This paper investigates the deposition and characterisation of multi-layer TiO2 /Al2O3 films on a range of substrates, including silicon <100>, soda glass and polycarbonate, using titanium tetrachloride/water and trimethylaluminium/water as precursor couples. Structure-property correlations were established using a suite of analytical tools, including transmission electron microscopy (TEM), secondary ion mass spectrometry (SIMS), X-ray reflectometry (XRR) and spectroscopic ellipsometry (SE). The evolution of nanostructure and composition of multi-layer high/low refractive index stacks are discussed as a function of deposition parameters.
The essential features of the ALD process involve sequentially saturating a surface with a (sub)monolayer of reactive species, such as a metal halide, then reacting it with a second species to form the required phase in-situ. Repetition of the reaction sequence allows the desired thickness to be deposited. The self-limiting nature of the reactions ensures excellent conformality, and sequential processing results in exquisite control over film thickness, albeit at rather slow deposition rates, typically <200nm/hr. We have been developing our capability with ALD deposition, to understand the influence of deposition parameters on the nature of TiO2 and Al2O3 films (high and low refractive index respectively), and multilayer stacks thereof. These stacks have potential applications as anti-reflection coatings and optical filters. This paper will explore the evolution of structure in our films as a function of deposition parameters including temperature and substrate surface chemistry. A broad range of techniques have been applied to the study of these films, including cross sectional transmission electron microscopy, spectroscopic ellipsometry, secondary ion mass spectrometry etc. These have enabled a wealth of microstructural and compositional information on the films to be acquired, such as accurate film thickness, composition, crystallization sequence and orientation with respect to the substrate. The ALD method is shown to produce single layer films and multilayer stacks with exceptional uniformity and flatness, and in the case of stacks, chemically abrupt interfaces. We are currently extending this technology to the coating of polymeric substrates.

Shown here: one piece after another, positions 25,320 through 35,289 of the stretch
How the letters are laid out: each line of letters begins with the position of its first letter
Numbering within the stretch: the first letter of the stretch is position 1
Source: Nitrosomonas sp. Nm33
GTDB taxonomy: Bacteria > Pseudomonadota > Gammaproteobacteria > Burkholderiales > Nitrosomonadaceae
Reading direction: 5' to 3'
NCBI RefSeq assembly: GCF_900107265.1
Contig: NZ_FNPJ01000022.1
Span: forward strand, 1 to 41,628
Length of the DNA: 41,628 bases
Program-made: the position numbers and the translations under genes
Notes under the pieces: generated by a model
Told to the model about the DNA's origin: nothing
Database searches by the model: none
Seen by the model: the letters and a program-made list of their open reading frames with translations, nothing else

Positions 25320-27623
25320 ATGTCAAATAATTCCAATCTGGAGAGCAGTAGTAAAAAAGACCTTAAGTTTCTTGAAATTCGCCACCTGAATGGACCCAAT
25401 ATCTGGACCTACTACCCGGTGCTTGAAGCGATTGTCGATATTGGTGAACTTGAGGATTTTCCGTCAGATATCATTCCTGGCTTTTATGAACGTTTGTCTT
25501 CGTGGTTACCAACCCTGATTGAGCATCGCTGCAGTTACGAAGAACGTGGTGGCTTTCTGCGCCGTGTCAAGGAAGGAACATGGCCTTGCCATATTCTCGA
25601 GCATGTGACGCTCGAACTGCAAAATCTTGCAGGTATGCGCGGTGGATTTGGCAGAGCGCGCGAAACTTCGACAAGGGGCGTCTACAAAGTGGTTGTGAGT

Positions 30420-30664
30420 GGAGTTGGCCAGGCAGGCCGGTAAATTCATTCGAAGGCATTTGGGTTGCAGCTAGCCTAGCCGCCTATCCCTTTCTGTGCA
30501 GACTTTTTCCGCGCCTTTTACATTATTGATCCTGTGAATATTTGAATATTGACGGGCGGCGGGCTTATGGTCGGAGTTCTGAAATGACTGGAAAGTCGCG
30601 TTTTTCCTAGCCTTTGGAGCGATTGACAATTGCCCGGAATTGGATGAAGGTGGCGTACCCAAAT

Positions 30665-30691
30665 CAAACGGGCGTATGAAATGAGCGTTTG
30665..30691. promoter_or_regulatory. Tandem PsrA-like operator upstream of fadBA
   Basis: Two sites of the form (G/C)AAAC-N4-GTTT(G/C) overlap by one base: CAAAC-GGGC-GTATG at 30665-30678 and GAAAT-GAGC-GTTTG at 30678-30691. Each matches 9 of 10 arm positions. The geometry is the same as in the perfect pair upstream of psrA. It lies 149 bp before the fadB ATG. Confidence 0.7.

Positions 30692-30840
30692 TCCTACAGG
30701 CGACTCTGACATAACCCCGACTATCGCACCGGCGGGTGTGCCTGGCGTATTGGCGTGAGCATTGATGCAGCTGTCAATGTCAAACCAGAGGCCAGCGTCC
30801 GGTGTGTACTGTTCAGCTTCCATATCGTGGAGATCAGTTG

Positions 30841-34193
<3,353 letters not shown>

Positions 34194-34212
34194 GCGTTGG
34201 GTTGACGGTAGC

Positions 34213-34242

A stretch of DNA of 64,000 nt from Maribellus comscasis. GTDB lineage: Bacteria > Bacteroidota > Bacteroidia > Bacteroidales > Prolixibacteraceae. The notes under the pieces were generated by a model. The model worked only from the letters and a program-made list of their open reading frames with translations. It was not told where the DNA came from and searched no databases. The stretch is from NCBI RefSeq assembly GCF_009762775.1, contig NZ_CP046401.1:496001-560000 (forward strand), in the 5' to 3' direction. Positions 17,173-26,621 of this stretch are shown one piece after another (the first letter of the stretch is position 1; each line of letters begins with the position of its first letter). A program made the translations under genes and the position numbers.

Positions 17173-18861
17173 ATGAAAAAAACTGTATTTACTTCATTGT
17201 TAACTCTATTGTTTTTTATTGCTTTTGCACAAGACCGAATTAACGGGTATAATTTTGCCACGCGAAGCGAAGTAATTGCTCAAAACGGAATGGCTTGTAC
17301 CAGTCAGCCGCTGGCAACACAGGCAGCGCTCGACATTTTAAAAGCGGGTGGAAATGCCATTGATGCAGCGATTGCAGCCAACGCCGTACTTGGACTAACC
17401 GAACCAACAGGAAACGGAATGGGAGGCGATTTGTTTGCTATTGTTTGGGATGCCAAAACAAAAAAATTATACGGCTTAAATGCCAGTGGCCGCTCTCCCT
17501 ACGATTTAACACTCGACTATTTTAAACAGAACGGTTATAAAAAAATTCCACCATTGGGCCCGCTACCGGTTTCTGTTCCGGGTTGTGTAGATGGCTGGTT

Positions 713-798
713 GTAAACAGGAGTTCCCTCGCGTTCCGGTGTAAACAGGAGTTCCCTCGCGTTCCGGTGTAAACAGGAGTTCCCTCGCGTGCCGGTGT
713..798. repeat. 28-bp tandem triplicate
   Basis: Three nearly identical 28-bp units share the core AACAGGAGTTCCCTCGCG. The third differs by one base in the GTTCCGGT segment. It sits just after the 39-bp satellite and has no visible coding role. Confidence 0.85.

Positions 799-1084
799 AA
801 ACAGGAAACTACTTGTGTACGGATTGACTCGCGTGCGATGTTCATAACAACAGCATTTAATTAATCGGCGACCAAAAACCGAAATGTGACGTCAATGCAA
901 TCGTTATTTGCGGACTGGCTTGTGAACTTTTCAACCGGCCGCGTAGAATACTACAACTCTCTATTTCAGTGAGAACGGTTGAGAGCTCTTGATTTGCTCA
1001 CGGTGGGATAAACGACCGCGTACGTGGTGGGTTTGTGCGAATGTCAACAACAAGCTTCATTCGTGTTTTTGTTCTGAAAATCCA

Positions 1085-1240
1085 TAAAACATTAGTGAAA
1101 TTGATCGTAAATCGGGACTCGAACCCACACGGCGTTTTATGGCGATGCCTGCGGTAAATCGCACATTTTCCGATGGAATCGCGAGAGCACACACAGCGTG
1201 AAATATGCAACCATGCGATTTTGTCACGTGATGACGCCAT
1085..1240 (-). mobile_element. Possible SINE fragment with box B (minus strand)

Atomic layer deposition (ALD) is a versatile technique for producing a wide variety of thin films. It provides a method for precisely controlling film thickness and composition. In addition films produced by ALD are highly conformal and are therefore excellent for the generation of MEMS devices. In the present study, single and multi layer films of TiO2 and Al2O3 have been deposited on silicon substrates at 200 and 300°C. These films have been characterised by a number of surface analytical techniques including dynamic secondary ion mass spectrometry (SIMS), ion beam analysis, electron microscopy and spectroscopic ellipsometry. These methods have enabled the optical, chemical and structural properties of the films to be accurately assessed. The results obtained to date demonstrate that ALD produces highly uniform single and multi layer films with minimal impurities. These high quality films are being applied to new opportunities for the development of future MEMS devices.